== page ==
10 Types of Septic Systems for Your Home

- Monday, March 18, 2024
Morse Engineering and Construction - Septic System

Septic designs vary from home to home depending on the size of the lot, soil type, slope of the ground, proximity to nearby bodies of water, climate, and more. This list describes nine types of septic tanks and designs, each with different advantages and uses. Learn more about each before hiring a septic tank company to find the best system for your needs.

1. Septic Tank

If you already have a septic system on your property, you might only have to deal with replacing a septic tank rather than installing a new system. Luckily, this is a job that happens only once every couple of decades, assuming the original septic tank was of high-quality construction and was pumped as needed every three to five years.

While you might be able to make do with other home appliances or systems that are on their proverbial last legs, you can’t go for very long with septic tank that needs replacing. And while no one likes to get hit with an unexpected bill for a replacement appliance, a new septic tank is arguably at the better end of the bargain when one considers what could go wrong in the event of an entire septic system failure.

The cost of a new septic tank will vary depending on the size of the tank, which is determined by your household’s waste needs. A 500-gallon tank, for example, costs between $500 and $900 and is ample for the needs of a one-bedroom home. However, it will cost $900 to $1,500 for a three- to four-bedroom home, and upwards of $1,500 for a six-bedroom home or larger.

2. Conventional Anaerobic Septic System

A conventional home septic system starts with an underground watertight septic tank. Waste flows from the home into the tank, where heavy solids settle on the bottom and oils float to the top. Liquid waste, or effluent, is then pushed into a system of distribution pipes that branch out and slowly release wastewater into an area of land called a drain field.

Drain fields are deep, underground trenches lined with gravel and strong geofabric. Along with natural microbes, these layers filter out contaminants to protect the environment. Because conventional systems are the most common type of septic system for single-family homes, they are relatively easy to repair when needed.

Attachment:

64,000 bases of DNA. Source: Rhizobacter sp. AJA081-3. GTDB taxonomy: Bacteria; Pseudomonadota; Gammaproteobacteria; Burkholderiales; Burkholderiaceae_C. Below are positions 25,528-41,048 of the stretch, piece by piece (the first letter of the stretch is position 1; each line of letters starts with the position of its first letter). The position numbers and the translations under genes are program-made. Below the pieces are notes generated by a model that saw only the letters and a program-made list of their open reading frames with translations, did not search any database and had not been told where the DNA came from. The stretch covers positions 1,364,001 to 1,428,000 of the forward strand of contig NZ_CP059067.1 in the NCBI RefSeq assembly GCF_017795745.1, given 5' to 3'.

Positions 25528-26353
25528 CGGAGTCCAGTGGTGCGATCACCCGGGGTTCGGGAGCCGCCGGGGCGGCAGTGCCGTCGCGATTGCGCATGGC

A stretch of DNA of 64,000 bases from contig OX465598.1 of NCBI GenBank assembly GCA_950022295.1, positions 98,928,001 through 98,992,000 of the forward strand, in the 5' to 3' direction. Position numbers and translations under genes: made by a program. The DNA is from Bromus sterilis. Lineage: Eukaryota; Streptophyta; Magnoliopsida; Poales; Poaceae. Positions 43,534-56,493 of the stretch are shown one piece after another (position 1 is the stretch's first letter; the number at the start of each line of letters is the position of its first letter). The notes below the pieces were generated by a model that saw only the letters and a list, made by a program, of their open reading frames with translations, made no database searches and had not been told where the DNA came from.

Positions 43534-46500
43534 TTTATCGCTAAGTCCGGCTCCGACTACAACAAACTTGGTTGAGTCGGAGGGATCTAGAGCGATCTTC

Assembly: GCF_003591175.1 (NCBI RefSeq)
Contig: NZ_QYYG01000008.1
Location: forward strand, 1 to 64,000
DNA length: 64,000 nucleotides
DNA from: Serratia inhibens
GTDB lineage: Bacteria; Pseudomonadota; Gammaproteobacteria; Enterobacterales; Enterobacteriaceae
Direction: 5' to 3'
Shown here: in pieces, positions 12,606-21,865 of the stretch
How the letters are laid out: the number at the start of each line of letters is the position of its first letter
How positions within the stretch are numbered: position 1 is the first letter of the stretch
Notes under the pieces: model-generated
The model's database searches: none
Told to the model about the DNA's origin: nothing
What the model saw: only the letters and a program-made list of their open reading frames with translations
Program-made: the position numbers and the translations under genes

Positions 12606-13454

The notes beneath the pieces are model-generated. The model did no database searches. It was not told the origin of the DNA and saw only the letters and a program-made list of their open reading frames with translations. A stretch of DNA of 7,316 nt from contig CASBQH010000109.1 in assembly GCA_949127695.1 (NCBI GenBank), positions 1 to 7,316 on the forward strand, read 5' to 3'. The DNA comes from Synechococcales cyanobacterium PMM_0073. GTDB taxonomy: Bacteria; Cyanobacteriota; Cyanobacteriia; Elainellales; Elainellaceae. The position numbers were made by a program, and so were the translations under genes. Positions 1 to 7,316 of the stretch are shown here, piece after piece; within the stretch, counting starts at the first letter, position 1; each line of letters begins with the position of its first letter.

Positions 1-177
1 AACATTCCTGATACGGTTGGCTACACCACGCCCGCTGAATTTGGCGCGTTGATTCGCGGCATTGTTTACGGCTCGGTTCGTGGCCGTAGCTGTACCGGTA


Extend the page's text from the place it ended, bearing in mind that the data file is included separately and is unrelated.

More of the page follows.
3. Chamber System

Chamber septic systems are a common alternative to conventional gravel systems in places with a high groundwater table. Instead of using gravel drain fields, these systems consist of a series of connected open-bottomed leaching chambers surrounded by soil. Microbes in the soil around the chambers treat a home’s wastewater before it’s released and travels toward the groundwater.

These systems can be built more easily than conventional systems and sometimes consist of recycled materials, but the added chambers may require extra maintenance.

4. Drip Distribution System

Drip distribution septic systems use a buried network of small tubing to disperse effluent over a large drain field. After the septic tank is a large dose tank that collects wastewater and releases it slowly as the tubes in the drain field empty. This timed release helps avoid overflowing the drain field.

The large dosing tank may require additional maintenance and electrical power to run, making drip distribution more expensive than conventional systems. The small pipes also require filters to prevent large debris from clogging the system. However, the piping is buried in shallow soil and can be convenient to access if needed.